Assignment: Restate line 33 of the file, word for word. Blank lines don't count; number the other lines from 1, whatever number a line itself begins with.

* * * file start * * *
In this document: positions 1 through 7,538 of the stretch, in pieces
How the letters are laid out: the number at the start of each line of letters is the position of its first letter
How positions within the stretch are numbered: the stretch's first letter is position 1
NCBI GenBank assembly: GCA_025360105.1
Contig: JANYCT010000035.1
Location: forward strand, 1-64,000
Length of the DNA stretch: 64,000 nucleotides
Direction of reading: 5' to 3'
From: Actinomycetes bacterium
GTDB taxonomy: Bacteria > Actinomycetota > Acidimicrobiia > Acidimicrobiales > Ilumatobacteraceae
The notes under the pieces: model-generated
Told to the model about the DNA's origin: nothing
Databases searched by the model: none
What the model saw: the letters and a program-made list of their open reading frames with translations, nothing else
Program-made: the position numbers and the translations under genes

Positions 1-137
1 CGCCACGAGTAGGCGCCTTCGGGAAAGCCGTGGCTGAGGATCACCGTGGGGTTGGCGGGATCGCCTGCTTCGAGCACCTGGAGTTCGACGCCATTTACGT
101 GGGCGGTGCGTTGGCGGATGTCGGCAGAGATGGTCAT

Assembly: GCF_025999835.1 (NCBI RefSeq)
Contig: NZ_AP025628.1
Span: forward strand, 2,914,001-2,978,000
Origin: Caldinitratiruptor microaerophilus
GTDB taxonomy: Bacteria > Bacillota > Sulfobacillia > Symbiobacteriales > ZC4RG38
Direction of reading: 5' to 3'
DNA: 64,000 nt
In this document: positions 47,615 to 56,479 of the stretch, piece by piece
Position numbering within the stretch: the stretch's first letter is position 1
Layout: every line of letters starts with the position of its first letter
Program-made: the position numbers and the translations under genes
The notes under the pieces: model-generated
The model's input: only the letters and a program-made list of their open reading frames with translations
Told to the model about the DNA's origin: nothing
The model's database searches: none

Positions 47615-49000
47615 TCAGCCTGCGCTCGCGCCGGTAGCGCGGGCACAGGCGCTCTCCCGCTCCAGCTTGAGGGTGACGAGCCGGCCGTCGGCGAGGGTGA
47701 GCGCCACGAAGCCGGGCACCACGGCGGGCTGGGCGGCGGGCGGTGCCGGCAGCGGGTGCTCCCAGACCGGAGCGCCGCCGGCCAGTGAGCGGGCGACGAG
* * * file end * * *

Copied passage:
The model's database searches: none